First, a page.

Writer: Jane Austen
Adaptor: Tim Luscombe
Director: Colin Blumenau
Reviewer: Lindsay Sykes
Mansfield Park is one of Jane Austen’s lesser known books. Using her classic formula we are treated to yet another tale of morals and love from the spinster daughter of a Hampshire country Rector. Witty and well observed, we are treated to the rituals of courtship while looking for wealth and consequence and ultimately happiness.
Ffion Jolly’s Fanny Price is a wide-eyed, innocent heroine, growing up from the poor child given to the care of her rich relations into a young woman of sense and values. Pete Ashmore is Edmund Bertram, as the younger Bertram brother he is destined for the Church. He clearly adores Fanny but it takes time for familiar affection to grow into a loving relationship. Aunt Norris is a gloriously unpleasant busybody determined to keep Fanny in her place and Julie Teal plays her just the right side of nasty. Richard Heap gives shows his talent with taciturn Sir Thomas Bertram; uncle to Fanny; father to Tom, Edmund and Maria and brother in law to Mrs Norris.
The siblings of the neighbouring Crawford family are a mixture of vile, fascinating and repellent. With Eddie Eyre’s Henry just losing to Laura Doddington’s Mary in the snobbery stakes. Luscombe’s adaptation doesn’t stick closely to the original story but doesn’t stray so far as to be unrecognisable, a few characters are lost from the original and greater emphasis is put on minor characters, like William Price, than in the novel, which works well; Geoff Arnold triples the part of William with those of the Tom Bertram and Mr Rushworth, whom Maria Bertram (Leonie Spilsbury) marries and leaves with some speed.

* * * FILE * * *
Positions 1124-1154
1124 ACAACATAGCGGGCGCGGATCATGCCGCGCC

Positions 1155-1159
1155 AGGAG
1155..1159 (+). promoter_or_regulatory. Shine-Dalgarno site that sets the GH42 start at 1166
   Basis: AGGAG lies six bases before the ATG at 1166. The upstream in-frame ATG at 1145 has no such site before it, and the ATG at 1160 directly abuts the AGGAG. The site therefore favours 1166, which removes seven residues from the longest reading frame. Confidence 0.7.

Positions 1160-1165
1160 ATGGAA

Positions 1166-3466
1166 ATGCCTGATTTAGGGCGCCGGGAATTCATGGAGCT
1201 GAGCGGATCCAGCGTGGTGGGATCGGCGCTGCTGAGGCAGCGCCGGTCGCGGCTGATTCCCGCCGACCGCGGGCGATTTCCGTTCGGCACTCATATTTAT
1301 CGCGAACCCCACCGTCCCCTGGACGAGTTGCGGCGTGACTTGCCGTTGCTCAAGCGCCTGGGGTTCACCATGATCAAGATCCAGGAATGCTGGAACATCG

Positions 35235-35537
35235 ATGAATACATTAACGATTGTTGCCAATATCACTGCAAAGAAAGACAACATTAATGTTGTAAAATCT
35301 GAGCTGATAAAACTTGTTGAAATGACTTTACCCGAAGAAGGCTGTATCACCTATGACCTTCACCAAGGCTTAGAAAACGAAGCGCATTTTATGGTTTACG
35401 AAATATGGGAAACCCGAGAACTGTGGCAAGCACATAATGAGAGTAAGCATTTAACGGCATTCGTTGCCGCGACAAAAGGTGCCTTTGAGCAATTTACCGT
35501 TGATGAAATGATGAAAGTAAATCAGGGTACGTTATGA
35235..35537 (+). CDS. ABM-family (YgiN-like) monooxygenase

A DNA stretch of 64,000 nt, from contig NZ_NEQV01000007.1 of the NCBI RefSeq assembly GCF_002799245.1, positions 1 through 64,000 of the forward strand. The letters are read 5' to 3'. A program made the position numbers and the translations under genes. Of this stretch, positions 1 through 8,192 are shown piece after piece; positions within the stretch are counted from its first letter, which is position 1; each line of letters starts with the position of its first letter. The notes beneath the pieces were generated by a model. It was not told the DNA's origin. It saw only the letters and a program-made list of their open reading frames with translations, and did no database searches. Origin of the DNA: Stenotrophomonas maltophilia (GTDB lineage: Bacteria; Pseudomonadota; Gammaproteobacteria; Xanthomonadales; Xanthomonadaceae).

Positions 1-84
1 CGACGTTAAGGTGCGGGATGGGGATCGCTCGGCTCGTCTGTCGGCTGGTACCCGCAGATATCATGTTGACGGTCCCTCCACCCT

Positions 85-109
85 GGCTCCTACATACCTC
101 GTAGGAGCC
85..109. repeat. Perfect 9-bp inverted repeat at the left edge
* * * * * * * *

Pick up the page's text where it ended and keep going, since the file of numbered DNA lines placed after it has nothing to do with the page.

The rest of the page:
Blumenau and designer Kit Surrey ensure that the action is fast-paced. The staging is minimalist but works well. Long grey curtains printed with Regency pictures – a town, country and naval scenes provide the back drop, and steps and a balustrade, a scattering of divan cushions comprise the set. The costumes were beautiful and special mention must go to the wardrobe department from the Theatre Royal Bury St Edmunds who provided them
The whole show is well acted, well-staged and charming. But it doesn’t catch the imagination in the same way that other productions can and some of the speech is hard to follow and hard to hear which can be distracting if you don’t know that plot. There is also an element of confusion with some of the scenes changing so fast you don’t realise what’s happening and with only 8 actors playing 16 rôles you have to work hard not to lose the plot.